If there’s one lesson that hoteliers can learn is that personalisation truly pays off—both figuratively and in a more tangible, financial way.
Hospitality is now more diverse than ever, due to a large offering in terms of accommodation, outside catering services and, more recently, even pricing.
Personalisation methods have evolved over the years, and it seems that we are now approaching a new type: The one of hotel pricing.
A number of hotels, are currently testing an algorithmic pricing system based on customer profiles, history, spending habits and even social media following and habits.
PrideInn Hotels for instance are quick to acknowledge that not all guests are equal, and their profiles can differ significantly, meaning that a “one-size-fits-all” approach might prove to be ineffective.
It’s true that we are already used to personalised experiences and services, and clients are increasingly expecting perks and promotions based on their personal profiles.
However, this does raise a few questions: Should personalisation be extended to pricing? And how would this innovative approach affect rate parity?
Also, is it ethical to use a guest's social media following as an incentive to promote a hotel, in exchange for lower rates?
From a personal point of view, I would associate the act of establishing pricing based on past spending and the guests’ loyalty, which is not a new concept, but one that is known to draw quite a few benefits, both for hotels and for travellers.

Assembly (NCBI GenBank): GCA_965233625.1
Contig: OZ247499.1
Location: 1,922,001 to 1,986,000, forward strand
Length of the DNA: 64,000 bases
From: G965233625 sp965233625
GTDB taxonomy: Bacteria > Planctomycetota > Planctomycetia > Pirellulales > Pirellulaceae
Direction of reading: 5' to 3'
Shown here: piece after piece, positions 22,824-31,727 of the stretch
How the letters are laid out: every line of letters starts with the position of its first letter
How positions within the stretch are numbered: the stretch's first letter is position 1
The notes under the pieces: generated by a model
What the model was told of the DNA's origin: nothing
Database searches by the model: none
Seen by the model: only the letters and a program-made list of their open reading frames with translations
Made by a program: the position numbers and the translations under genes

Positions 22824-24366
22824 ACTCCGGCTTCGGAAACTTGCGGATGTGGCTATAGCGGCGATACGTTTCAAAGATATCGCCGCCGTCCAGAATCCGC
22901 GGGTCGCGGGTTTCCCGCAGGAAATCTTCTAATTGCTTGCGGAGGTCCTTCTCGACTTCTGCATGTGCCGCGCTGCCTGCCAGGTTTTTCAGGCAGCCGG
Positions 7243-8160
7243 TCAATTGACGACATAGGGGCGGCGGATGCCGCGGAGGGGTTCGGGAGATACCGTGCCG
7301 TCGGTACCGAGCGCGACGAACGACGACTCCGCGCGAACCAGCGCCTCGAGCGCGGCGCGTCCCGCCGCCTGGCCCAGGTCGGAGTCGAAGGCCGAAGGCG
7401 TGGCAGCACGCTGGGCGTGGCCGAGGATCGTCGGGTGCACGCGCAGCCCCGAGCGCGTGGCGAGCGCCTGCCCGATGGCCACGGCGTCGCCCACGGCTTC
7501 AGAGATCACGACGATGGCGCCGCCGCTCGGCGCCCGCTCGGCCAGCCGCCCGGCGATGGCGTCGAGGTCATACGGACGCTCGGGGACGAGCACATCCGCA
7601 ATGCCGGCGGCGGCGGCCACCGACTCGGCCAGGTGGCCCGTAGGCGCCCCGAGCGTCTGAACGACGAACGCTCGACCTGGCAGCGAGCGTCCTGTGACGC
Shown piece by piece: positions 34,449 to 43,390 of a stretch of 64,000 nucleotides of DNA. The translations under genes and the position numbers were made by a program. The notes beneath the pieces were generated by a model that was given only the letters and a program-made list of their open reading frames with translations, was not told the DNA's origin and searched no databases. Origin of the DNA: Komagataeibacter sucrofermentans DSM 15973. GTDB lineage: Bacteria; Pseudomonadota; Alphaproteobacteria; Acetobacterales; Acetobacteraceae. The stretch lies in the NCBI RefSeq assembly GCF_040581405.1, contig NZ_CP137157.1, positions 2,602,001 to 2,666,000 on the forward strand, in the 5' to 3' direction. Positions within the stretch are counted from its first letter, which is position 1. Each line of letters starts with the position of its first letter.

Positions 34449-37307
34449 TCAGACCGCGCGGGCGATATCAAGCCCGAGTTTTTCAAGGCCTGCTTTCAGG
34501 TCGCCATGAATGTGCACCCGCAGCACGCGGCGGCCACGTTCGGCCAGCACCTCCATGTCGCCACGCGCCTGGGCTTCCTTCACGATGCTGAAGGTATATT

A large number of loyalty programmes (if not all of them) are based on rewarding recurring guests with points or perks. This new approach focuses on rewarding customers with hard dollars, which enables more freedom in regard to their spending.
This could prove to be a beneficial strategy in the long run, since guests get the feeling of actually saving money when booking a hotel and purchasing its services, instead of only receiving extra perks that might sometimes go unused.
On another note, when discussing the importance of price parity, it’s important to keep in mind that price is only one of the key factors in a booking decision.
Experience has shown that travellers are willing to spend more on a hotel with better reviews. I would however, not advise adopting the influencer approach of rewarding them with discounted rates in order to access their followers and influence the booking decision of future travellers through the influencer’s positive feedback.
I would suggest taking a more organic path towards the same outcome.
Investing additional finances in improving the actual accommodation and services leads to better guest reviews and overall feedback. This comes naturally.
A quality product will receive more positive reviews from a larger number of travellers instead of just a few influencers who were financially motivated to express a certain opinion.
The very concept of social proof shows that consumers are more likely to relate to people similar to themselves, so organic feedback might prove to have a higher impact on a traveller’s booking decision.
At the end of the day, it’s important to always remember that any new strategy, whether it’s service or pricing related, is ultimately directed towards the guests. Keeping their needs and feedback in mind is crucial in order to determine the best and most efficient action plans.
Hasnain Noorani is the managing director of PrideInn Group of Hotels.